Despite colleges’ apparent focus on first-generation students, their success is still not as much of a priority as it could and should be.
That's the consensus from a group of experts and leading practitioners who offer their recommendations on what needs to happen to create supportive environments that help students reach their full potential.
High school counselor Yia Le understands firsthand the obstacles to higher education for students who are first in their families to attend college. As a Hmong refugee from Southeast Asia, Le arrived in California when he was just a young child.
In this interview, Le talksabout the challenges many students face after high school, the role counseling can
playinyoung people’slives, and how heuses his own life story as a young immigrant to inspire students.
Like other Black professionals, Conner Hurt remembers her parents describing a college education as the ticket to success. She took their words to heart, earning two degrees from St. Louis University.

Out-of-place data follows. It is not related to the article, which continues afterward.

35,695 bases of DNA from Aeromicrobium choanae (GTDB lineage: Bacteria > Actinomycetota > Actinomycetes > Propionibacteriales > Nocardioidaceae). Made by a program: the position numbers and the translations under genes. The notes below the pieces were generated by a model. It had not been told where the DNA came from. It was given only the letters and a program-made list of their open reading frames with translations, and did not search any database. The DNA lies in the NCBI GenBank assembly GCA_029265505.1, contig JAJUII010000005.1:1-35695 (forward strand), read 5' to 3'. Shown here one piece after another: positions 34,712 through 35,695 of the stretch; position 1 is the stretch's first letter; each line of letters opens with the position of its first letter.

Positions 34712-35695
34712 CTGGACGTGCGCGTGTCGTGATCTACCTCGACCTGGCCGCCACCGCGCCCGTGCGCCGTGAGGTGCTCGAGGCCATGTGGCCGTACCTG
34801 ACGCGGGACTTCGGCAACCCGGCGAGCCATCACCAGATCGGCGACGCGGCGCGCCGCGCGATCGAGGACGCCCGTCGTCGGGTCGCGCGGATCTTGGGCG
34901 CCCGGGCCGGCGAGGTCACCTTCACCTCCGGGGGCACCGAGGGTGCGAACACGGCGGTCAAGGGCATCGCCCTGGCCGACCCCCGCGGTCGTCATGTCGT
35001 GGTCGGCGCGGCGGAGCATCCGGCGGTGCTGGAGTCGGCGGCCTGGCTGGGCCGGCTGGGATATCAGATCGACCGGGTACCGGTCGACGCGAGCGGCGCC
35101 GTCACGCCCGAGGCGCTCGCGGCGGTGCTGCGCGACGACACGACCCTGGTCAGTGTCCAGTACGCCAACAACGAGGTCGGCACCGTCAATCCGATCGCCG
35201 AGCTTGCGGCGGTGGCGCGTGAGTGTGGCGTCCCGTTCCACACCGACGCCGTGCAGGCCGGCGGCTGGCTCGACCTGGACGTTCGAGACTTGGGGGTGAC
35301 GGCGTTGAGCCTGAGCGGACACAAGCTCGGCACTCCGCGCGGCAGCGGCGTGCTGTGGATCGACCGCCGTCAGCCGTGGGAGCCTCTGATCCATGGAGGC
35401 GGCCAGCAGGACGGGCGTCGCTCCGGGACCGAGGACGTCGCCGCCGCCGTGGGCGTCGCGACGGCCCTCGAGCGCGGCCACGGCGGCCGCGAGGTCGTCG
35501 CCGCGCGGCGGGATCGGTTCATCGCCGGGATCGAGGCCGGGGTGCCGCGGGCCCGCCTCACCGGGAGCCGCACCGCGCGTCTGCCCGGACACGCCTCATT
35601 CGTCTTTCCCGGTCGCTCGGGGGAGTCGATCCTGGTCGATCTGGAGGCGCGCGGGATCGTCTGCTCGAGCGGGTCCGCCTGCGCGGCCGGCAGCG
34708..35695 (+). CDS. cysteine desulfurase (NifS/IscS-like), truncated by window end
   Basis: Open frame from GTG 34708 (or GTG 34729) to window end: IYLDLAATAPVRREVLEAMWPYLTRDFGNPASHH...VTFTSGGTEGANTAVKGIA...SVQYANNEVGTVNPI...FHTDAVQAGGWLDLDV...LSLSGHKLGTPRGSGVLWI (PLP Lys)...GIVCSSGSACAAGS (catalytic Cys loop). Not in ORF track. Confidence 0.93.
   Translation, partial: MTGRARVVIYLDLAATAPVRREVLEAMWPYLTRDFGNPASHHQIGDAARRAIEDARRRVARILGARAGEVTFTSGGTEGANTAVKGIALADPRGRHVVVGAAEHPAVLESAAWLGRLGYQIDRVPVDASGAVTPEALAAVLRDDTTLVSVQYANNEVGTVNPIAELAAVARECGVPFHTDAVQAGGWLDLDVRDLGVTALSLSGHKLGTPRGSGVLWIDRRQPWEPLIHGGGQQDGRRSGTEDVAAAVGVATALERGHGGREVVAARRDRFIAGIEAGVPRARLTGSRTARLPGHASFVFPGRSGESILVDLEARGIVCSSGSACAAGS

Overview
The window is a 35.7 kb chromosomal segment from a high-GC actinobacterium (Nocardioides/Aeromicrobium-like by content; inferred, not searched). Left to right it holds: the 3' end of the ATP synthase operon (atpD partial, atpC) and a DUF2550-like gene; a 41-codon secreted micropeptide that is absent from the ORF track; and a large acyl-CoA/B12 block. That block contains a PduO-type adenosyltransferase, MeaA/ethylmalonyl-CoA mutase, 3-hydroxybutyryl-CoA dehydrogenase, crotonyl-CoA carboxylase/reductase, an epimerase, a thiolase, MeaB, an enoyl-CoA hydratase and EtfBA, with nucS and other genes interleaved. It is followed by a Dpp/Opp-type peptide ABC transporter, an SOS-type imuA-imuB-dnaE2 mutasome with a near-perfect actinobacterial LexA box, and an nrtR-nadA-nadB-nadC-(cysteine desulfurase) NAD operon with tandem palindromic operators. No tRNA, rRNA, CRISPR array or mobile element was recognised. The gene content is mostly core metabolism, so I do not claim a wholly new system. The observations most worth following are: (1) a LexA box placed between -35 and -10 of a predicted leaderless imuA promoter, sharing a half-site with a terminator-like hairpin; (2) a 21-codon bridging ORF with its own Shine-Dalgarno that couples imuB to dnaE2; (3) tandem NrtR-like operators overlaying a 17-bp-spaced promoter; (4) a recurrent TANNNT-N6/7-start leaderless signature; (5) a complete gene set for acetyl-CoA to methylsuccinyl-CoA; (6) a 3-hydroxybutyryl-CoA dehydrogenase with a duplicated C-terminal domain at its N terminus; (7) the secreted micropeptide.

Hurt also owes more than $100,000 in student loans. It will take her years to pay off that debt. She's not alone. Four years after graduation, the average student debt gap between Black and white graduates is nearly $25,000.
Sukhwant Jhaj was trained as an architect, but much of his career has been spent in innovation and student-success initiatives at Arizona State University, and before that, at Portland State University.
On this new podcast series, Jhaj discusses how student success, the pandemic, and other challenges facing higher education can be addressed through good design.